As of March 20, 2020 and by Decree 297/20, the entire country entered a period of social,

preventive and obligatory isolation.

What does this mean?

That you cannot leave your home except to provide yourself with essential items, such as food,

cleaning supplies and medicines.

If you do not comply with these rules, you are breaking the law.

If you have traveled to a country where the virus is spreading or have been in contact with

someone who tested positive, you must stay in isolation for 14 days.

If you have any of the symptoms, call free of charge at 107.

For more information, send an email to

Dishes from all over the world, prepared by people from all over the world
A journey exploring international gastronomy in the capital of Argentina.

Like many grand metropolises, Buenos Aires offers the chance to try dishes from many corners of the world, prepared by chefs from all over the world. Many neighbourhoods have immigrant communities from different countries who have brought their wonderful cuisine with them. In fact, many of the city’s most famous restaurants (some of them recognised in Latin America’s “50 Best”) specialise in dishes that
originated elsewhere.

The Barrio Chino (Chinatown) located near the Barrancas de Belgrano offers all kinds of Chinese products and dishes, whether stir-fried, steamed or roast, often served with rice and bursting with ingredients like soy, ginger, oyster sauce and Sichuan pepper. Japanese food has also become popular, with ingredients such as seaweed entering the local palate. A fantastic result has been the fusion with Peruvian cuisine, which has become a culinary trend in Latin America over the past decade.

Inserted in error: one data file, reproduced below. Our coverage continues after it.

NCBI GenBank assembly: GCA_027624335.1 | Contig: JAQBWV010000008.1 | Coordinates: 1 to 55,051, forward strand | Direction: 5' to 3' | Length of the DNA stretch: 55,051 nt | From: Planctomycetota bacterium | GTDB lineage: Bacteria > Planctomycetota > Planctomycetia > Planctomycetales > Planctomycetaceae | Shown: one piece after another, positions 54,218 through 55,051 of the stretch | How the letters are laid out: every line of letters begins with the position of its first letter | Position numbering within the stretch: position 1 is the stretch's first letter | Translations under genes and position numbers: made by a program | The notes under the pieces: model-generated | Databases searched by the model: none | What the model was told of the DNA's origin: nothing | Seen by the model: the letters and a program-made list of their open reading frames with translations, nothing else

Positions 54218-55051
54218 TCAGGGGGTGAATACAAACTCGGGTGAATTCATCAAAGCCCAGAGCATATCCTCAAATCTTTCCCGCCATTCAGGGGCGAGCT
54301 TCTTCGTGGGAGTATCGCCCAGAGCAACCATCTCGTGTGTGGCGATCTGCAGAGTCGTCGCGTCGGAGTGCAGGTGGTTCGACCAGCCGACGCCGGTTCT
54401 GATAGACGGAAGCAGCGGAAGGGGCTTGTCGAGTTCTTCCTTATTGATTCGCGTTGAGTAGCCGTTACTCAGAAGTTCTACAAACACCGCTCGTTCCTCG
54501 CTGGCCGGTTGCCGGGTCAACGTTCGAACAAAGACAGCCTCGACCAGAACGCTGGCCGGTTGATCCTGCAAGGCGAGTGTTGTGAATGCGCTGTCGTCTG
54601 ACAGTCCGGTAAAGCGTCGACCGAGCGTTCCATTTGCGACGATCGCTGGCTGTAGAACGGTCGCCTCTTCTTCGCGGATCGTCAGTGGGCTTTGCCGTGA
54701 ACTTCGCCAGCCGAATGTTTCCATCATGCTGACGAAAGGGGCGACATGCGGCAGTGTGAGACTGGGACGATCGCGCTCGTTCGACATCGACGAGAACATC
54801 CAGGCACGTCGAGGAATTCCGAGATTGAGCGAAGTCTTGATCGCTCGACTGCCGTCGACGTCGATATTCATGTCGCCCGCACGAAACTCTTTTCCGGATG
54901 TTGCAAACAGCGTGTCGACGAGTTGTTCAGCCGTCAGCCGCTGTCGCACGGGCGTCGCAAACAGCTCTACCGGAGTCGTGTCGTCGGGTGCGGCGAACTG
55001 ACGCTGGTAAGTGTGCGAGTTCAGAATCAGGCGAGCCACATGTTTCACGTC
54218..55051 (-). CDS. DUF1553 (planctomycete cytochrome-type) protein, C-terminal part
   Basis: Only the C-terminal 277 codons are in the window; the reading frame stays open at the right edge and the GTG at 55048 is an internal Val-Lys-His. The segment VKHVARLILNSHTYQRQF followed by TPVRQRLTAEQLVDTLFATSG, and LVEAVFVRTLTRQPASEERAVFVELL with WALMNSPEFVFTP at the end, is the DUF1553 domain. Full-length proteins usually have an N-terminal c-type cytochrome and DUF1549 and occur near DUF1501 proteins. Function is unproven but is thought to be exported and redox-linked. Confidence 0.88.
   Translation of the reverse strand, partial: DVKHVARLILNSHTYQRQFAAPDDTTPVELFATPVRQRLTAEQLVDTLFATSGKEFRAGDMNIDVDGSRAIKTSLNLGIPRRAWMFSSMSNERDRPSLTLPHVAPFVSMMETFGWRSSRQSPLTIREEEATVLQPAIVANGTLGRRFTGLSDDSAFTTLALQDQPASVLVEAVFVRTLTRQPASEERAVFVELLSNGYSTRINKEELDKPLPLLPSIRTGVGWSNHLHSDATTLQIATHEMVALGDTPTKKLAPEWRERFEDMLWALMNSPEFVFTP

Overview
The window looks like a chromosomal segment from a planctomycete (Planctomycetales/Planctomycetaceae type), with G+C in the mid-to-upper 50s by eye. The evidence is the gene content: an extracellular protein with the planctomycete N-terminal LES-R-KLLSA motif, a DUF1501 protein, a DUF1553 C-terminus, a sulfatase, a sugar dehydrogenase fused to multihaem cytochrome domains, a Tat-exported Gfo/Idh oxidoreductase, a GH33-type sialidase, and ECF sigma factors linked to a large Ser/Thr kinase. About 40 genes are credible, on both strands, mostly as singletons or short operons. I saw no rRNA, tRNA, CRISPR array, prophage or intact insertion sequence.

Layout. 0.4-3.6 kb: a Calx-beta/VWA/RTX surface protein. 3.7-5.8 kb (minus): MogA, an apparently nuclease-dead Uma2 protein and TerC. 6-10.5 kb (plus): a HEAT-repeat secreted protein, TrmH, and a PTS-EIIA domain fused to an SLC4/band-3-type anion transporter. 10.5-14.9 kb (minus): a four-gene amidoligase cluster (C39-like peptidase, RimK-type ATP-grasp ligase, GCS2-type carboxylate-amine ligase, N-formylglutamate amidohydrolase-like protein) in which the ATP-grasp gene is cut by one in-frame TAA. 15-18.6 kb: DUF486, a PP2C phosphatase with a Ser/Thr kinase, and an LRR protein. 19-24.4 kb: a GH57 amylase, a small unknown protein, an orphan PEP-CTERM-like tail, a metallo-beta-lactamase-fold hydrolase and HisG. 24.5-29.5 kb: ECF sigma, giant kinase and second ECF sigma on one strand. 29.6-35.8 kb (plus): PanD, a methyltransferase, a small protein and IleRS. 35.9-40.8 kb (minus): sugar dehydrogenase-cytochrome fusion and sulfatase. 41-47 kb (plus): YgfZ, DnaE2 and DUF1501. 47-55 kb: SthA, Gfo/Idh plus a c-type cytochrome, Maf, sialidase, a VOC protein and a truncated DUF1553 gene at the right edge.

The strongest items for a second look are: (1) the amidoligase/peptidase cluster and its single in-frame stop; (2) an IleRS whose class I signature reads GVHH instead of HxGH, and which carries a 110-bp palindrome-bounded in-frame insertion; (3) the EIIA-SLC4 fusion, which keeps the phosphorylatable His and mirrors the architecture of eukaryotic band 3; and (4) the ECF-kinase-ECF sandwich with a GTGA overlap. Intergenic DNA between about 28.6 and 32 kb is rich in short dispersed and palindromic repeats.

Argentina’s sizeable Jewish community has also made its contribution to the nation’s cuisine, with the Ashkenazi and Sephardí ethnic groups bringing dishes from Central Europe and the Middle East respectively. Meanwhile, the neighbourhoods of Palermo and Villa Crespo were chosen by the city’s Arab community, which brought preparations with bulgur wheat, aniseed, lamb, sesame, tomato, garlic, peppers and an infinite range of spices.

Also hailing from Europe, Spanish cuisine has an influence over the local menu that dates back to colonial times and has accompanied Argentina from its very beginnings as a nation. The traditional Spanish stews and soups are based on onion, garlic, saffron, paprika, sausage and blood pudding. At the same time, a French influence explains the presence of so much omelette, crepes, pancakes and croissants, known here as medialunas, while Italy of course was the source of the city’s beloved pasta and pizza, which has long been adopted as an authentic local dish.

This is far from everything. There are also restaurants specialising in Mexican, Armenian, Turkish, Polish, Thai and many more international cuisines allowing visitors to undertake a gastronomic journey without leaving Buenos Aires.

#asado, #carne